The code for CSS gradients can be confusing. Building up your understanding of gradients one step at a time can give you confidence writing them yourself, without relying on gradient generator tools.

Color gradients can help improve the design aesthetic of a site. But it's not always so easy to write the CSS to make them work the way you want. There are plenty of tools online for visually building gradients and getting back the CSS to implement them. But those tools won't help as much with debugging or tweaking things at the margin. It's worth having a basic idea of how gradients work so you can manually adjust them yourself.

## The most basic linear gradient

A linear gradient smoothly transitions between colors in a single direction. So if you had a box, and you wanted to start with black and transition to white, you could do it like this:

background: linear-gradient(black, white);

Here, you've created a CSS class and set the background of any element with that class to have a linear gradient. This gradient will start with the first color, black, and smoothly interpolate to white.

Right now, the top edge of the element will be black and the bottom edge will be white. If we wanted to make the left edge black and the right edge white, we could add a direction specifying that.

-   background: linear-gradient(black, white);+   background: linear-gradient(to right, black, white);

Now, we're telling the gradient to go from left to right. You can use directions like to top, to top right, to right, to bottom right, etc. When not specified, the default direction is to bottom.

You can also specify direction more granularly with other units. You can use degrees (deg), gradians (grad), radians (rad), or turns (turn). Our to right example could be rewritten as 90deg, 100grad, 1.5708rad, or 0.25turn.

This gradient is...really boring. It is not at all something we'd want to use. Let's pick some better colors!

-   background: linear-gradient(to right, black, white);+   background: linear-gradient(to right, red, green, blue);

Ok, this gradient is pretty bad too. But at least it has color!

These colors are called color stops. If you want another color in the gradient, just add another color stop. By default, the color stops are distributed evenly across the gradient. But color stops can also accept a position that specify where along the gradient that color should be.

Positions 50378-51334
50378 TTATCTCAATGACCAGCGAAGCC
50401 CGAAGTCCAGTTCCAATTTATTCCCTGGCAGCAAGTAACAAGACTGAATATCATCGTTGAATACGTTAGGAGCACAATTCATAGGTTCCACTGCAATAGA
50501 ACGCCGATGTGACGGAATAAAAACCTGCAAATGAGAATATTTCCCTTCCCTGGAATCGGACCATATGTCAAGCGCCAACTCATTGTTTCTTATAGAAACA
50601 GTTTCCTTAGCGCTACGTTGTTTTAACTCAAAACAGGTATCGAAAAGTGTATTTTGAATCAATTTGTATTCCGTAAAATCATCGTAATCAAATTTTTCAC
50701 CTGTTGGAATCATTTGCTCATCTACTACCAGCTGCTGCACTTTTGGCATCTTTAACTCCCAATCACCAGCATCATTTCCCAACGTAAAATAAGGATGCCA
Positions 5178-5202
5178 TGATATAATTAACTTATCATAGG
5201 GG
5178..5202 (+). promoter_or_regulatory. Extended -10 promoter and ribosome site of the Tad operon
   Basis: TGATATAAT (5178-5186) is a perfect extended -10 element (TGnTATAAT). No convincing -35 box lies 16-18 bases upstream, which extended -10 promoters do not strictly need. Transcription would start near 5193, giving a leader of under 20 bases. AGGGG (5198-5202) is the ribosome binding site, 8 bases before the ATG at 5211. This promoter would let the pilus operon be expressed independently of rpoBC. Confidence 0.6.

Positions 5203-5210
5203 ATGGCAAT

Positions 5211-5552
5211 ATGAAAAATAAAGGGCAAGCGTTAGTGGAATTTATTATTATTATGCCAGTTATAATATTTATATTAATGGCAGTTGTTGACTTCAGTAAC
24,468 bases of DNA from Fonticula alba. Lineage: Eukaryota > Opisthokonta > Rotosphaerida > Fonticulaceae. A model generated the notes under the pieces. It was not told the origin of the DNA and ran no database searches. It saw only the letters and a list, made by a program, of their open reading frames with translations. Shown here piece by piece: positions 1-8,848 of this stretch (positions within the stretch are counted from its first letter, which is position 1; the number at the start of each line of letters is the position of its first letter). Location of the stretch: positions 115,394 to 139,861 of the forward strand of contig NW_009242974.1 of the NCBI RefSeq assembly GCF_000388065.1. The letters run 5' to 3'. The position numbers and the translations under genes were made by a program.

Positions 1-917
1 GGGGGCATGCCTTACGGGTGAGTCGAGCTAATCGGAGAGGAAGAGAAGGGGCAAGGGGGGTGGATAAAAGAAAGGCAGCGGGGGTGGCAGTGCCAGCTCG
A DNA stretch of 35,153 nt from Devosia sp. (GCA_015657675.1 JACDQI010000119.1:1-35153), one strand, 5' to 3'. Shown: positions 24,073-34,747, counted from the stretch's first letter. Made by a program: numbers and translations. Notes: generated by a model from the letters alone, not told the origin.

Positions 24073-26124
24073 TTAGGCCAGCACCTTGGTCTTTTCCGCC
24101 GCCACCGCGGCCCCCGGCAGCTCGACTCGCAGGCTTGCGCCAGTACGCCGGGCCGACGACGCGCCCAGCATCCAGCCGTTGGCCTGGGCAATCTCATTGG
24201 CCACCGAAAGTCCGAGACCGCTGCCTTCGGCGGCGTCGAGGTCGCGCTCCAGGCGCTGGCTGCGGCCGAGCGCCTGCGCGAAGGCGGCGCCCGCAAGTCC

-   background: linear-gradient(to right, red, green, blue);+   background: linear-gradient(to right, red, green 40%, blue);

By specifying 40% after green, we've set green to appear 40% along the way through the gradient rather than at the default midpoint. I've used percentages here, but you can also use specific units like pixels.

Color stops with positions can also be used to create striped patterns like so:

-   background: linear-gradient(to right, red, green 40%, blue);+   background: linear-gradient(to right, red 20%, green 20% 40%, blue 40%);

Here, our first color red is solid from the start until 20% along the gradient. Then, green immediately takes over at 20%, and goes until 40%. Finally, blue takes over at 40%, and continues to the end of the gradient. The first color stop is assumed to begin at 0%, and the last is assumed to end at 100%.

Using colors with transparency, and background blend modes, you can overlay different gradients to achieve a variety of color effects.

background:  linear-gradient(to right, rgba(200, 40, 10, 1), rgba(230, 40, 10, 0)),  linear-gradient(to left, hsl(220, 80%, 45%, 1), hsl(220, 80%, 45%, 0)),  linear-gradient(0.5turn, rgba(20, 230, 30, 1), rgba(20, 230, 20, 0));background-blend-mode: difference;

Let's say you want to create a repeating striped line pattern. Creating all of the necessary color stops would be impractical. But that's where repeating-linear-gradient comes in! Define the necesary color stops once, and watch it tile across the element.

background: repeating-linear-gradient(  135deg,  hsl(180, 60%, 70%) 0 10px, /* a 10px-wide blue stripe */  hsl(0, 0%, 95%) 10px 20px /* a 10px-wide white stripe */)

The humble linear gradient transitions colors along a single direction, like an ocean wave moving toward the shore. But the radial gradient is like a ripple in a pond, moving outward in all directions from a single starting point.

background: radial-gradient(black, white);

Notice the default behavior of this basic radial-gradient. The point from which the transition begins defaults to the center of the element. The shape it makes is not circular, but elliptical; it is expanding and contracting to match the shape of the element. Color stops work the same way that they do with linear gradients.

Radial gradients take an optional shape, size, and position before their color stops.

### Circle or ellipse